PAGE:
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Yahoo Finance Presents: Ivanka Trump - A Workforce in Peril

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On this episode of Yahoo Finance Presents, Advisor to the President Ivanka Trump joins Sibile Marcellus to explain what the federal government is doing to help small business owners during the COVID-19 crisis.

Video Transcript

SIBILE MARCELLUS: I'm Sibile Marcellus. Joining me for a special exclusive Yahoo Finance presents is Ivanka Trump, Senior Advisor to President Trump. Hi, Ivanka.

IVANKA TRUMP: Hi, how are you? This is my first. I've been watching these Skype, Zoom interviews all over television, but this is the first one I've participated in. So hopefully, it's a good one.

SIBILE MARCELLUS: Glad to have you on. Now, President Trump on Friday signed a bill providing emergency relief to American workers and their families. How will it help small businesses?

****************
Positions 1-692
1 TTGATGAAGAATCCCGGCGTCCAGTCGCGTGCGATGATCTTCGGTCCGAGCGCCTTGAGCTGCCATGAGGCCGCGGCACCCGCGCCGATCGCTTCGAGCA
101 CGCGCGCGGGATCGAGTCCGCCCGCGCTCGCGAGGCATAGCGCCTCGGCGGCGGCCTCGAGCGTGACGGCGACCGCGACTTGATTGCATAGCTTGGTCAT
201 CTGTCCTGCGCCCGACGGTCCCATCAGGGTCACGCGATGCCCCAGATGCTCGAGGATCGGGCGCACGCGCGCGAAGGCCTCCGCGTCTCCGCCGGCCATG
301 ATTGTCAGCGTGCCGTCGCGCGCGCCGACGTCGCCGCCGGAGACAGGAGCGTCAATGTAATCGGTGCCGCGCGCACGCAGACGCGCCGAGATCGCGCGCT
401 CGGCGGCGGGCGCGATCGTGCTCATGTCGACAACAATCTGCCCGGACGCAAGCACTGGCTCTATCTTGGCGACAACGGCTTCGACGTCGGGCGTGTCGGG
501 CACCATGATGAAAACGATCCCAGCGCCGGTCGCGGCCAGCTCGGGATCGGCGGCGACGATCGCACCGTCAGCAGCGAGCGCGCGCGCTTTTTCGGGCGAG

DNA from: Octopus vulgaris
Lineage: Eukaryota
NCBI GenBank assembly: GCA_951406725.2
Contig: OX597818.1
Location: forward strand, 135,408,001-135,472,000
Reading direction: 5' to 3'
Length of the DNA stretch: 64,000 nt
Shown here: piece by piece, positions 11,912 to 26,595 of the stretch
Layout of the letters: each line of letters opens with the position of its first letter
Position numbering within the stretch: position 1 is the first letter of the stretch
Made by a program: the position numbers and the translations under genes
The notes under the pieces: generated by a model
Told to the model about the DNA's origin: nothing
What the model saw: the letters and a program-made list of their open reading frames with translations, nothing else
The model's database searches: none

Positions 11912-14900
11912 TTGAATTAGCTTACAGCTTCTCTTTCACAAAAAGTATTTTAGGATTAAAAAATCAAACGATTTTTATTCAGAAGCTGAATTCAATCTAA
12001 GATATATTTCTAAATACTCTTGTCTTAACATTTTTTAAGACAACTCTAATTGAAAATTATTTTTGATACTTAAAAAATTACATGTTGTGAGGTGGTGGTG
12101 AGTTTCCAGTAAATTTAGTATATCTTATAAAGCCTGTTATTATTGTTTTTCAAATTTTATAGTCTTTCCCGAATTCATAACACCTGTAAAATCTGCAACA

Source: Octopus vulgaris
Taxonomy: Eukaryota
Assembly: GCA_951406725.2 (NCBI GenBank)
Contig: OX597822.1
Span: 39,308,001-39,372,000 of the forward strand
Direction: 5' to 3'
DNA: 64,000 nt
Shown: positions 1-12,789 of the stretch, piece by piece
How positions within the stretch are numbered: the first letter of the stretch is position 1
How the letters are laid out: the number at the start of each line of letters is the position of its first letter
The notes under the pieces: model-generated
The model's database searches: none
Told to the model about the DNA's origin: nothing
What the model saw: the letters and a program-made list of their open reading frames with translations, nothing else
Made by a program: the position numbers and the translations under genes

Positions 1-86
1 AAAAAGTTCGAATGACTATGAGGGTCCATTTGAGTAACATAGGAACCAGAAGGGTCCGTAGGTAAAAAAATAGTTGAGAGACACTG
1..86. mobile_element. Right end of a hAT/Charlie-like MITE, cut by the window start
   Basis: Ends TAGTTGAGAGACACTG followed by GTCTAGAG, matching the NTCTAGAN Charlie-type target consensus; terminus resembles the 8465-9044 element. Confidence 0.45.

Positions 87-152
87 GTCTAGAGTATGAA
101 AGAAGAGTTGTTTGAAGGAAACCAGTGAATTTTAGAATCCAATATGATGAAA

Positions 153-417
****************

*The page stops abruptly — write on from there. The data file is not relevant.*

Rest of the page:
IVANKA TRUMP: Oh, enormously. You know, really, the core of what the president has been advancing since the beginning of this administration is support for these businesses that are truly the backbone of this country. So when you think about business in America, a lot of people tend to think towards the big businesses. But the small businesses employ close to 50% of the American workforce, and obviously, are the most vulnerable from a cash flow situation and in these turbulent times.

So we were very, very focused. Not only throughout the course of the past three years on cutting regulations that disproportionately impact them, creating more flexibility, and ability to access capital on helping up skill and re-skill the workforce that they benefit on. I'm thinking about how we can expand benefits to them without hurting their bottom line in terms of paid family leave. Obviously, it's such an relevant issue right now, so we've been fighting for small business for a long time.

But in this particular bill, in addition to all of the other relief oriented elements that may help small business owner, individually or their family, there's over $350 billion in the form of loans. But they're really more grants than loans. What we're seeking to do is helping bridge people. We were in a incredibly healthy economy, so we want to just bridge people until the world reopens. And we believe that when the world reopens, it's all going to come back.